Katatonia: Viva emptiness
31/08/11 || Smalley
While I’m not quite a Katatonia uberfan, these melancholic Swedes can still sometimes tickle me just right with their unique brand of melodic, beautifully depressed, not-quite-metal, not-quite-alt-rock songwriting. Still, me and them have had a bit of an up-and-down relationship over the years, and while “Viva emptiness” is a decent effort, and certainly not their nadir, it still leaves something to be desired with some flat songwriting and flirtations with nu metal elements, especially considering that the band would pull off the spot-on “The great cold distance” right after this.
Still, there remains plenty to enjoy here, even though opener “Ghost of the sun” really isn’t one of ‘em; it does have a nice overall drive to it, but still stumbles with bridges that break up the verses’ momentum, whiny, nu metal-y, stupidly-profane lyrics (“I trusted you, you lied/It’s all I hear, a fucking lie!/Don’t give a shit, it’s over now/It’s all I know, you broke the vow!”), and overly “aggro” backing vocals. Follow-up “Sleeper” is a bit of a nothing song, failing to leave a solid impression on me, and “Criminals” isn’t much better.
So far, not so good here, right? Fortunately, “A premonition” then finally hits the sweet spot with its oddly laid-out, uneasy, eerily calm main melody; you could call it “soothing”, but it’s a weird, disconcerting kind of soothing, with a constant, underlying tension to it (which is awesome). I don’t like the annoying distortion they give Renkse’s vocals later on, but oh well. “Will I arrive” is another unfortunately nu metal-y cut, but “Burn the remembrance” soon rectifies that with its gorgeous guitar interactions, brilliant, extended outro, and serene bongo-ing (bongo’d courtesy of Matthew McConaughey’s penis). If every song on VE was as good as this, we could be looking at Katatonia’s very best record right now instead of merely a decent one.
And from there, the album’s pretty evenly split between the good stuff and the indifferent; after a flat first section, “Wealth” hits just the right groove, “Complicity” is an effective dichotomy of soft/heavy transitions, and “Evidence” is a nicely powerful, emotional cut, while on the other hand, “One year from now” bores, middling instrumental “Inside the city of glass” won’t be challenging “The call of Ktulu” for dominance anytime soon, and (besides a compelling chorus) “Walking by a wire” spins its wheels, but doesn’t get much of anywhere.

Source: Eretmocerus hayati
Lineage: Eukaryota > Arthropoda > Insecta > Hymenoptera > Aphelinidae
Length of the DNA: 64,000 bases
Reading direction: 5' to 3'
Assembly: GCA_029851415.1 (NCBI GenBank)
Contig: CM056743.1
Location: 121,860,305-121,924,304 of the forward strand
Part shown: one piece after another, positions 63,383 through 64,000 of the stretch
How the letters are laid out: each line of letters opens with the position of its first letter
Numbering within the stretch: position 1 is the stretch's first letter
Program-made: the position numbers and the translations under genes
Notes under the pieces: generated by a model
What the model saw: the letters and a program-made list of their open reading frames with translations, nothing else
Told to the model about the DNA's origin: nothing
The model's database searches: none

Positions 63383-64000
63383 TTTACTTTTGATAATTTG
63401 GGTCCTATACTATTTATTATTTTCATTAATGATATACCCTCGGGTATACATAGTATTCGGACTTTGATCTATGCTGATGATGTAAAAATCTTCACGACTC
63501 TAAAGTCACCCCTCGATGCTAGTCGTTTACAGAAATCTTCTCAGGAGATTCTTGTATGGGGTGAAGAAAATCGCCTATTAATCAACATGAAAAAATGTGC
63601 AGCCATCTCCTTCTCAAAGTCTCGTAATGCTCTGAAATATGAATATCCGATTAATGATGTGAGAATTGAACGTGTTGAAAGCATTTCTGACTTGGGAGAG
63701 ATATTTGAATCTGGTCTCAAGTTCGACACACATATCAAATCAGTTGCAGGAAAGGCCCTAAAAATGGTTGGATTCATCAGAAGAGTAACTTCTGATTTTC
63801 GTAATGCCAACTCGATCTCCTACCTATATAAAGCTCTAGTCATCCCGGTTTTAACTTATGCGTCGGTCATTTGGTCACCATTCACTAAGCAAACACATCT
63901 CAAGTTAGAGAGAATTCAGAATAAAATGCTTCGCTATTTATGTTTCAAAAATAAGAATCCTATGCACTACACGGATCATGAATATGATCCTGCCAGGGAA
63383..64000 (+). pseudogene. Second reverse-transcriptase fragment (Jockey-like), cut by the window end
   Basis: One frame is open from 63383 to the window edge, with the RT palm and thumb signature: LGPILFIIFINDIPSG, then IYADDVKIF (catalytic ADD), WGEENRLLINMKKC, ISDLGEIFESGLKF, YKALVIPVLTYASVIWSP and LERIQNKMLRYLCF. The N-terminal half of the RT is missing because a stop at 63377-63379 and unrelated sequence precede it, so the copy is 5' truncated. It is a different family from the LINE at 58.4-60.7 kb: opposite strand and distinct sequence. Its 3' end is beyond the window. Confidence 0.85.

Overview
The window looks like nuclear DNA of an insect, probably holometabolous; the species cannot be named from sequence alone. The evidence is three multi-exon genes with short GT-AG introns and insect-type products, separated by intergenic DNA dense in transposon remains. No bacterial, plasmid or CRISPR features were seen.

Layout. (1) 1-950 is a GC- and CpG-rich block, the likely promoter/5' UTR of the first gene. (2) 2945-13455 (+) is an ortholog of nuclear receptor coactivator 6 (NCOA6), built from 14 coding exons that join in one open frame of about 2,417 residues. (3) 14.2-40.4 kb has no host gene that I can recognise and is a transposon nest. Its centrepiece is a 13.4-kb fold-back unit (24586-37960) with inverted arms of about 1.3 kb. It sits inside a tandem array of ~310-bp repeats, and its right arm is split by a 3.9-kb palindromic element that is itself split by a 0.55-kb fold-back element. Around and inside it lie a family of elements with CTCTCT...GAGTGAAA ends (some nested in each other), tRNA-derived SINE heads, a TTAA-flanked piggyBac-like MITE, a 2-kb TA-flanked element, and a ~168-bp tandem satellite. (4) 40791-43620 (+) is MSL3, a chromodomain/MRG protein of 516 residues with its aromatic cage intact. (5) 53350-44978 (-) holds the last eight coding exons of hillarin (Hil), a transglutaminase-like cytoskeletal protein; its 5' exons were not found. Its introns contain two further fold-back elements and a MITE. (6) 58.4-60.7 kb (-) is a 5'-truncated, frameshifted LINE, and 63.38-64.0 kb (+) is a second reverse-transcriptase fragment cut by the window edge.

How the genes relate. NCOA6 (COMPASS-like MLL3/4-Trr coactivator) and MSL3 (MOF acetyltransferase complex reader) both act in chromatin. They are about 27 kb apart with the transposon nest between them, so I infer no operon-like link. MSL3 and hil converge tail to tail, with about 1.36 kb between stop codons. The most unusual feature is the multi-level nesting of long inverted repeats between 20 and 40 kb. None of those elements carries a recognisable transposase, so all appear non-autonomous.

Outside of just the individual songs, some of the basic aural elements on “Viva” that I like are Jonas Renkse’s melodic, quietly tortured, almost-a-confessional vocals, and the unique production job, with its excellent clean guitar sound and nicely audible bass. Although vocals-wise here, you still have those whiny nu metal moments, I don’t get the people who say Renkse’s voice will make you wanna kill yourself (he isn’t THAT depressing!), and I would’ve preferred some harsh vox alongside the clean ala what Rapture does, I still have grown to enjoy Jonas’s voice after some early indifference. As for the instrumental performances, besides some occasionally interesting drumming, there’s nothing real impressive going on here, but everyone is still competent, and well-suited to the style here.
So all in all, “Viva emptiness” is kind of an awkward middle child in-between “Last fair deal gone down” and the excellent “great cold distance”, having some excellently emotional, compelling songs, but also some duds, as well as a weird, inappropriate incorporation of wannabe-aggressive nu metal elements, even though it came out well after the initial wave of nu’s popularity. I know Katatonia had already started being influenced by alt rock prior to this, but they should’ve heard the nu metal stuff didn’t work for ‘em, and also should’ve kicked up the energy to some of the flat songs here. Still, the shit that does work here works pretty well, so I can’t say I don’t hold a positive-ish view of “emptiness” in the end, albeit one that is tempered by disappointment. Hurry up and get to recording “distance”, I say to ’03-era Katatonia.
- Released: 2003
- Label: Peaceville
- Website: katatonia.com
- Jonas Renkse: vocals, guitars, programming
- Anders Nyström: guitars, keyboards, backing vocals, programming
- Fredrik Norrman: guitars
- Mattias Norrman: bass, slide guitar
- Daniel Liljekvist: percussion, backing vocals
- 01. Ghost Of The Sun
- 02. Sleeper
- 03. Criminals
- 04. A Premonition
- 05. Will I Arrive
- 06. Burn The Remembrance
- 07. Wealth
- 08. One Year From Now
- 09. Walking By A Wire
- 10. Complicity
- 11. Evidence
- 12. Omerta
- 13. Inside The City Of Glass